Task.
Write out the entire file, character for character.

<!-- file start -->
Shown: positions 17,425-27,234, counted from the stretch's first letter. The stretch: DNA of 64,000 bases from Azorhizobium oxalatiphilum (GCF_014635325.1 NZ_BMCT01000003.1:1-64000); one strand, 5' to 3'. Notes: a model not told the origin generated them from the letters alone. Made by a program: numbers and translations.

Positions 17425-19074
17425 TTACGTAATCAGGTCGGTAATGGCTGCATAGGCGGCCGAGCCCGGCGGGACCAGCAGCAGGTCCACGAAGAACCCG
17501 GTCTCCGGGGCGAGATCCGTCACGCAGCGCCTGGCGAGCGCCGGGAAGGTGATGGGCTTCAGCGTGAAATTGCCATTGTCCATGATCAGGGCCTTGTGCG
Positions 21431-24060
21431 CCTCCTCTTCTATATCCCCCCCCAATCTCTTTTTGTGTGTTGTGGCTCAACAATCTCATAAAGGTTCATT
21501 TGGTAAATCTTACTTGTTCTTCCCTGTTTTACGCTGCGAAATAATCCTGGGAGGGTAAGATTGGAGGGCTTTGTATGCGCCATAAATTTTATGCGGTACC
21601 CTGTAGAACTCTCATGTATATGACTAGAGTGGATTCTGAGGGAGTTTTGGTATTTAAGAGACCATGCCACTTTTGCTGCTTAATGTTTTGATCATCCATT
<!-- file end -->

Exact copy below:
Shown: positions 17,425-27,234, counted from the stretch's first letter. The stretch: DNA of 64,000 bases from Azorhizobium oxalatiphilum (GCF_014635325.1 NZ_BMCT01000003.1:1-64000); one strand, 5' to 3'. Notes: a model not told the origin generated them from the letters alone. Made by a program: numbers and translations.

Positions 17425-19074
17425 TTACGTAATCAGGTCGGTAATGGCTGCATAGGCGGCCGAGCCCGGCGGGACCAGCAGCAGGTCCACGAAGAACCCG
17501 GTCTCCGGGGCGAGATCCGTCACGCAGCGCCTGGCGAGCGCCGGGAAGGTGATGGGCTTCAGCGTGAAATTGCCATTGTCCATGATCAGGGCCTTGTGCG
Positions 21431-24060
21431 CCTCCTCTTCTATATCCCCCCCCAATCTCTTTTTGTGTGTTGTGGCTCAACAATCTCATAAAGGTTCATT
21501 TGGTAAATCTTACTTGTTCTTCCCTGTTTTACGCTGCGAAATAATCCTGGGAGGGTAAGATTGGAGGGCTTTGTATGCGCCATAAATTTTATGCGGTACC
21601 CTGTAGAACTCTCATGTATATGACTAGAGTGGATTCTGAGGGAGTTTTGGTATTTAAGAGACCATGCCACTTTTGCTGCTTAATGTTTTGATCATCCATT